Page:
- Hypothesis 2. There is a positive association between feelings of energy and creative work involvement
- Hypothesis 3. The feelings of energy of employees act as mediators between employee opinions strong relationship and creative work involvement
The study was conducted with 193 employees working in Israeli organisations. Participants of study completed two structured surveys at two different points of time, with a gap of two weeks. Data was analysed through Structural Equation Modelling. The results of study supported all three hypotheses. The study concluded that when employees perceive that their relationship with employees are healthy, they feel positive energy which leads to their involvement in creative work. However, this relationship is not very straightforward, rather it is complex, as feelings of energy act as mediators between employees perception of relationship with employers and creative work involvement.
The strengths, weaknesses and limitations of the study are discussed as follows:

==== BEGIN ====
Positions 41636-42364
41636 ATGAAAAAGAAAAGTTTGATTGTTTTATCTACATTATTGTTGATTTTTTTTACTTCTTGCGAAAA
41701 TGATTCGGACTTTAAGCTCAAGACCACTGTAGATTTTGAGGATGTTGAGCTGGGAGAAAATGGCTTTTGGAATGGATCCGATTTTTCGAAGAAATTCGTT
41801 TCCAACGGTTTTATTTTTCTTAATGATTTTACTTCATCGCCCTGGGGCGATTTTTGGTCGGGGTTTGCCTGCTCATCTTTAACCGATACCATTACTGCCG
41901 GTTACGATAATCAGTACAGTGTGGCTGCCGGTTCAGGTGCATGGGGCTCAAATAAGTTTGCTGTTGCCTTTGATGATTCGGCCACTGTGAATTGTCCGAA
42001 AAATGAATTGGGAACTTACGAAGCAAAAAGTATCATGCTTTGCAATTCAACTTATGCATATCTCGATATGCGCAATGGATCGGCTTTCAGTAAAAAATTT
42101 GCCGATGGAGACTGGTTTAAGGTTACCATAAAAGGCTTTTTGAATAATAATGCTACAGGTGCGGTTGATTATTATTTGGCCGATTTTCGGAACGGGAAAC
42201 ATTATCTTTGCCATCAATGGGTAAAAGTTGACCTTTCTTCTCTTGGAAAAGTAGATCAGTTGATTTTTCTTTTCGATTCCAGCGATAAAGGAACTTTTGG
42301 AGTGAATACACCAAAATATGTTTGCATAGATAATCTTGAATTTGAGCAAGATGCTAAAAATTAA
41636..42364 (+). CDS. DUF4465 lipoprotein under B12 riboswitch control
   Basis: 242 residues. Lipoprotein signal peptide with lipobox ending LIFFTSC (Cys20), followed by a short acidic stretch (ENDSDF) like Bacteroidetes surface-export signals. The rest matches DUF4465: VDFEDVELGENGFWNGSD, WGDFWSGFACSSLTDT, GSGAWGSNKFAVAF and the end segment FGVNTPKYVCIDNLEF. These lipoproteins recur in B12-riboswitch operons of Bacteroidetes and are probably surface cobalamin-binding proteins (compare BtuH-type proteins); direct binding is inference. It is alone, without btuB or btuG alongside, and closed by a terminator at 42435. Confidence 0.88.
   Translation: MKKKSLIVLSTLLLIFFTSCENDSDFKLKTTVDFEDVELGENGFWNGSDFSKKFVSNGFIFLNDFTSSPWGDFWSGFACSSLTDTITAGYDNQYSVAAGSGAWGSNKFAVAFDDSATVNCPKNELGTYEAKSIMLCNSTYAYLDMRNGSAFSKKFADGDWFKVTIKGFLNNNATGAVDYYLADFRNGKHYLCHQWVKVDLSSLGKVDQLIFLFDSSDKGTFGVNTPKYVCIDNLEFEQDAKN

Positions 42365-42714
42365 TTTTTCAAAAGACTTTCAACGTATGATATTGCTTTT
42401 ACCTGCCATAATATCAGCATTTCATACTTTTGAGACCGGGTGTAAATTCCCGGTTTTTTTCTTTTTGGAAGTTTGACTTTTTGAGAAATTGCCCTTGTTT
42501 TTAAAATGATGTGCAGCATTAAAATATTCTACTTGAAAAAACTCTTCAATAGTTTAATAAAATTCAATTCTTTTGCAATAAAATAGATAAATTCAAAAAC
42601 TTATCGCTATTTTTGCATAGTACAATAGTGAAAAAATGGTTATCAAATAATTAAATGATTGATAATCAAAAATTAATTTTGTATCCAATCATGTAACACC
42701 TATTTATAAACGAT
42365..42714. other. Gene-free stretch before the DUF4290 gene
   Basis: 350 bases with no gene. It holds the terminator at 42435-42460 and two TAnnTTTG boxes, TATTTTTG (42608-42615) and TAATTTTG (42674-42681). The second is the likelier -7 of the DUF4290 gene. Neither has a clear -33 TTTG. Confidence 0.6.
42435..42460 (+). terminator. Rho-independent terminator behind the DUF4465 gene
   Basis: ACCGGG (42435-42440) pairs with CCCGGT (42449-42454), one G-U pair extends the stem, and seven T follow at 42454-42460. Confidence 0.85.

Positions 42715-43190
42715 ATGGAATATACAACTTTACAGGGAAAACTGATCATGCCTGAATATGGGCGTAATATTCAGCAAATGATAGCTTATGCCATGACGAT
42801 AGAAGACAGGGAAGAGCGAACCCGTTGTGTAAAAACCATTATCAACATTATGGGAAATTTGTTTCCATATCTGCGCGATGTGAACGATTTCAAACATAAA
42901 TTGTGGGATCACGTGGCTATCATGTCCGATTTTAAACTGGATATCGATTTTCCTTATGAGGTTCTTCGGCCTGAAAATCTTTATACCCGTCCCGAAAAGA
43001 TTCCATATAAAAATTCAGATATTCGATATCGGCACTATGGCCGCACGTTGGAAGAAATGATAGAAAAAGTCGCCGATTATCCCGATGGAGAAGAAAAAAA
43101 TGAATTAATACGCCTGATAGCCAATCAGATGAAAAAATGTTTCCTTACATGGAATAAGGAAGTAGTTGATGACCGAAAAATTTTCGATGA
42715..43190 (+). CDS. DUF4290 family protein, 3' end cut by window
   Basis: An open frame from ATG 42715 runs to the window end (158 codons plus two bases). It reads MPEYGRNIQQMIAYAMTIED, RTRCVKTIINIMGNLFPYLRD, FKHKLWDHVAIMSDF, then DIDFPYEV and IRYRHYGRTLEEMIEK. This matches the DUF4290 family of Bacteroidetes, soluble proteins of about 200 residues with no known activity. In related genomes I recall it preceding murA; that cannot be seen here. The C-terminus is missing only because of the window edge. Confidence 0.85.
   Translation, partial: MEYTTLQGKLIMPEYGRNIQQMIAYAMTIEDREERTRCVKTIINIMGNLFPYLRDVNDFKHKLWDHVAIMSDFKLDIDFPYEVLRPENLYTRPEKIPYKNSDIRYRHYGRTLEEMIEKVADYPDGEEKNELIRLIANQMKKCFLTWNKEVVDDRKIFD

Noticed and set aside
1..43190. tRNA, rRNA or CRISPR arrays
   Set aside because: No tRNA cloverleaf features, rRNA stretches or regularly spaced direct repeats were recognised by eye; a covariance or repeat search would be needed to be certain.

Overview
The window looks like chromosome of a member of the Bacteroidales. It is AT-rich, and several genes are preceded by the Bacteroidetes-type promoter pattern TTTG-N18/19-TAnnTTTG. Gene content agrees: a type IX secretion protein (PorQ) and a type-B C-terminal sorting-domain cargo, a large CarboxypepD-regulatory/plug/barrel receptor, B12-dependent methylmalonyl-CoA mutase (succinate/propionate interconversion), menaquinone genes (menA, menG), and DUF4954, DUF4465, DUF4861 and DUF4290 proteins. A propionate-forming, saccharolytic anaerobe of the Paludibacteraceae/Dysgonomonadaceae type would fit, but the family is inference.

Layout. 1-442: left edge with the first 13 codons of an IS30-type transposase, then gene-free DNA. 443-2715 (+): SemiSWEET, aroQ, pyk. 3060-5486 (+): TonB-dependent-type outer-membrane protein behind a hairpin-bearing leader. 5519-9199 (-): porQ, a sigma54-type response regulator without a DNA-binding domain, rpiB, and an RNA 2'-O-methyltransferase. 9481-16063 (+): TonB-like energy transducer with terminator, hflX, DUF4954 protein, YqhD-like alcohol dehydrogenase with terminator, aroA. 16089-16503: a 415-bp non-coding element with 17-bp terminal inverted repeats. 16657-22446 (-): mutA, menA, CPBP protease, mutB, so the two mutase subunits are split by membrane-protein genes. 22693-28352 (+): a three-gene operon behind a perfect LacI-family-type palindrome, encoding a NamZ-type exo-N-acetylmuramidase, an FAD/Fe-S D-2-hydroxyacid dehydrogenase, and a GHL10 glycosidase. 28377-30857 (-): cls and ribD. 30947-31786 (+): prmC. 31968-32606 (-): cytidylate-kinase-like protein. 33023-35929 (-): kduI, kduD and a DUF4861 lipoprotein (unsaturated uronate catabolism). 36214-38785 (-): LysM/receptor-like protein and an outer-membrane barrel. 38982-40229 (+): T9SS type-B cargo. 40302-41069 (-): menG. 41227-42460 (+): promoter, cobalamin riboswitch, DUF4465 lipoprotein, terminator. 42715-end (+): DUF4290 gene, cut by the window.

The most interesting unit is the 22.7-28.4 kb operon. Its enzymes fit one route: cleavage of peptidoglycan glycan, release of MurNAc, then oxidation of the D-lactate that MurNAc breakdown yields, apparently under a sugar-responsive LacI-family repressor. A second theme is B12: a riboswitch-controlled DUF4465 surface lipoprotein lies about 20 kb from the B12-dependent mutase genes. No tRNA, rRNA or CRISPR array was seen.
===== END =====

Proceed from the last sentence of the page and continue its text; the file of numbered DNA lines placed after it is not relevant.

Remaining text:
One of the most significant strengths of the study is its strong theoretical background. The authors have conducted an extensive literature review, in order to draw the hypothesis related to the relationship between independent, dependent and mediating variables. For example, the variable of leader-member exchange, which imparts feelings of energy, was derived from the ‘theory of Coordination’ given by Quinn and Dutton (2005). Furthermore, the authors considered different models in the process of hypothesis formulation like Broaden-and-Build Model (Fredrickson, 1998; 2001), Model of Thriving (Spreitzer et al., 2005) and Componential theory of creativity (Amabile et al., 2005, pp. 6). Atwater and Carmeli (2009) have stated that in early 1980s, academic researchers became keener to exploring different work styles, personality traits, and background of creative people, so that it may be ascertained that how they became creative. But further studies like Amabile (1997, 2004), as discussed by Atwater and Carmeli (2009), have explored that from the perspective of business innovation, it is not appropriate to only focus on personal characteristics of an individual, as a determinant of his/her innovation, but some external factors like its relationships with the leaders may highly influence the person’s creative undertakings. Drawing on both traditional and contemporary research (Amabile, 1983; Isen et al., 1987; Miller and Stiver, 1997; Shin & Zhou, 2003; Tierney & Farmer, 2004; Quinn, 2007; Spreitzer et al., 2005), the study derived the three hypothesis that have been mentioned in summary. Hence, the context and theoretical background of study was very strong.